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Original research
Reticulon 3-mediated Chk2/p53 activation suppresses hepatocellular carcinogenesis and is blocked by hepatitis B virus
  1. Shushu Song1,
  2. Yinghong Shi2,
  3. Weicheng Wu1,
  4. Hao Wu1,
  5. Lei Chang3,
  6. Peike Peng1,
  7. Lei Zhang4,
  8. Jia Fan2,
  9. Jianxin Gu1,
  10. Yuanyuan Ruan1
  1. 1 Department of Biochemistry and Molecular Biology, School of Basic Medical Sciences, Fudan University, Shanghai, China
  2. 2 Department of Liver Surgery, Liver Cancer Institute, Zhongshan Hospital, Fudan University, Shanghai, China
  3. 3 State Key Laboratory of Proteomics, Beijing Proteome Research Center, National Center for Protein Sciences (Beijing), Beijing Institute of Lifeomics, Beijing, China
  4. 4 Department of General Surgery, Zhongshan Hospital, Fudan University, Shanghai, China
  1. Correspondence to Dr Yuanyuan Ruan, Department of Biochemistry and Molecular Biology, School of Basic Medical Sciences, Fudan University, Shanghai 200032, China; ryyfdu{at}126.com

Abstract

Objective Dysfunction of endoplasmic reticulum (ER) proteins is closely related to homeostasis disturbance and malignant transformation of hepatocellular carcinoma (HCC). Reticulons (RTN) are a family of ER-resident proteins critical for maintaining ER function. Nevertheless, the precise roles of RTN in HCC remain largely unclear. The aim of the study is to examine the effect of reticulon family member RTN3 on HCC development and explore the underlying mechanisms.

Design Clinical HCC samples were collected to assess the relationship between RTN3 expression and patients’ outcome. HCC cell lines were employed to examine the effects of RTN3 on cellular proliferation, apoptosis and signal transduction in vitro. Nude mice model was used to detect the role of RTN3 in modulating tumour growth in vivo.

Results We found that RTN3 was highly expressed in normal hepatocytes but frequently downregulated in HCC. Low RTN3 expression predicted poor outcome in patients with HCC in TP53 gene mutation and HBV infection status-dependent manner. RTN3 restrained HCC growth and induced apoptosis by activating p53. Mechanism studies indicated that RTN3 facilitated p53 Ser392 phosphorylation via Chk2 and enhanced subsequent p53 nuclear localisation. RTN3 interacted with Chk2, recruited it to ER and promoted its activation in an ER calcium-dependent manner. Nevertheless, the tumour suppressive effects of RTN3 were abrogated in HBV-positive cells. HBV surface antigen competed with Chk2 for RTN3 binding and blocked RTN3-mediated Chk2/p53 activation.

Conclusion The findings suggest that RTN3 functions as a novel suppressor of HCC by activating Chk2/p53 pathway and provide more clues to better understand the oncogenic effects of HBV.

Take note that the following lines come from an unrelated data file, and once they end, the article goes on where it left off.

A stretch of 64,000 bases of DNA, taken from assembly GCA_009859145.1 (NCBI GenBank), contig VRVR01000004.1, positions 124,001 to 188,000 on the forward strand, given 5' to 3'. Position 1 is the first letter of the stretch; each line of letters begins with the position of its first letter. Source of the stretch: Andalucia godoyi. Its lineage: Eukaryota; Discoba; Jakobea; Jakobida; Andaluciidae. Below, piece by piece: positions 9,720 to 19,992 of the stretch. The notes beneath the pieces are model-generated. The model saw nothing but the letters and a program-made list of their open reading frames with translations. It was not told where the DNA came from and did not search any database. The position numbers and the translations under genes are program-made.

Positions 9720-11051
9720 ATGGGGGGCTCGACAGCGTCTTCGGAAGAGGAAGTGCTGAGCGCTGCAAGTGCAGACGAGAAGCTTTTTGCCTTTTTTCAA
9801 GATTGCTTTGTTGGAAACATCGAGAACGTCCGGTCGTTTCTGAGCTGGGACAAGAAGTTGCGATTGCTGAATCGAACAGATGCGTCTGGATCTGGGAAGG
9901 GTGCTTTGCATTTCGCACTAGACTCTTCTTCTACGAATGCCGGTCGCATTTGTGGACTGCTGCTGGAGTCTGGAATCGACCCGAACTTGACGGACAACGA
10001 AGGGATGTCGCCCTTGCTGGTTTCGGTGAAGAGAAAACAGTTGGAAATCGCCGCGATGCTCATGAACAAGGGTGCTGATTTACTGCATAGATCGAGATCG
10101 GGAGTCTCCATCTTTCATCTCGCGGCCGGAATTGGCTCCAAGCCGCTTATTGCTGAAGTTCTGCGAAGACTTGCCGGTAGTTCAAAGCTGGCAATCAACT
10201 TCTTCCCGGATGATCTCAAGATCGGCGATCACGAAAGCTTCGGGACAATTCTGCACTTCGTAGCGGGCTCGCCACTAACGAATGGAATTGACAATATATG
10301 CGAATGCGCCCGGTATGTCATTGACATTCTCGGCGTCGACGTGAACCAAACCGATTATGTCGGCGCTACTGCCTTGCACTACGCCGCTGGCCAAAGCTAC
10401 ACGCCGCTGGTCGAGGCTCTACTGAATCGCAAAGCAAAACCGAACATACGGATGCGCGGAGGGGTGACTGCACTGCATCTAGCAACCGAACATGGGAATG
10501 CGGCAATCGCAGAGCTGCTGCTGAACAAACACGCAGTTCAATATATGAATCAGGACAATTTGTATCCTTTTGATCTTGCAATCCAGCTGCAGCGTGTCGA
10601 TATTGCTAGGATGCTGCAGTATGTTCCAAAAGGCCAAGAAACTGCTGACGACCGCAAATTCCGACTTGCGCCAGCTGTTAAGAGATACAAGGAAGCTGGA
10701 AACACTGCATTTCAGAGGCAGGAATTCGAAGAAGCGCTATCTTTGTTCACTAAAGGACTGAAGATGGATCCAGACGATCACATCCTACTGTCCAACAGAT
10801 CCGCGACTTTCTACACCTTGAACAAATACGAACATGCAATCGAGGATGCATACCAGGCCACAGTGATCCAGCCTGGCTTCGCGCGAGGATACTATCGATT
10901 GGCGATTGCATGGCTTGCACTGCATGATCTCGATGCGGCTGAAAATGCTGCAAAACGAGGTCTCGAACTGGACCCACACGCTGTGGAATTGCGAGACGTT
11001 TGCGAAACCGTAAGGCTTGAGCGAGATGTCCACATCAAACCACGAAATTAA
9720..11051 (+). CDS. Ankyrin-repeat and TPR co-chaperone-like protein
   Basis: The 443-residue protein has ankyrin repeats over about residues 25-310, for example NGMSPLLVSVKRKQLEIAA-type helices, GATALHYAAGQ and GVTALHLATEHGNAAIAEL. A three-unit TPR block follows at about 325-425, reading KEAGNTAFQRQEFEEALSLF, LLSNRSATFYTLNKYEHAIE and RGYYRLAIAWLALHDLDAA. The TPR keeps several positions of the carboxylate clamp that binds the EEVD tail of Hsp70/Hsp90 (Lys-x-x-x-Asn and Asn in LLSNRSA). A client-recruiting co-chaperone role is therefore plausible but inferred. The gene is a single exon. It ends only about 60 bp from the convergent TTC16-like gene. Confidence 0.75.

• hepatoma
  • cell proliferation
  • cell death
  • signal transduction

Data availability statement

All data relevant to the study are available upon reasonable request. Please contact YR (email: ryyfdu@126.com) for any enquiries.

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Data availability statement

All data relevant to the study are available upon reasonable request. Please contact YR (email: ryyfdu@126.com) for any enquiries.

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Footnotes

  • Contributors SS performed all the experiments. SS and YR designed the experiments. PP and LZ collected clinical data and performed the IHC experiments. YS, HW and LC carried out the statistical analysis. SS and YR cowrote the manuscript. JG, YR, JF and WW conceived the project. All authors have approved the final version of the manuscript.

  • Funding This work was supported by grants from the National Key R&D Program of China (2018YFC0910303), the National Natural Science Fund (31630088, 31370808, 82073245, 31770855, 81572317, 81972257, 31500645), the Shanghai Rising-Star Program (17QA1400300) and China Postdoctoral Science Foundation (2018M640344).

  • Competing interests None declared.

  • Provenance and peer review Not commissioned; externally peer reviewed.

  • Supplemental material This content has been supplied by the author(s). It has not been vetted by BMJ Publishing Group Limited (BMJ) and may not have been peer-reviewed. Any opinions or recommendations discussed are solely those of the author(s) and are not endorsed by BMJ. BMJ disclaims all liability and responsibility arising from any reliance placed on the content. Where the content includes any translated material, BMJ does not warrant the accuracy and reliability of the translations (including but not limited to local regulations, clinical guidelines, terminology, drug names and drug dosages), and is not responsible for any error and/or omissions arising from translation and adaptation or otherwise.

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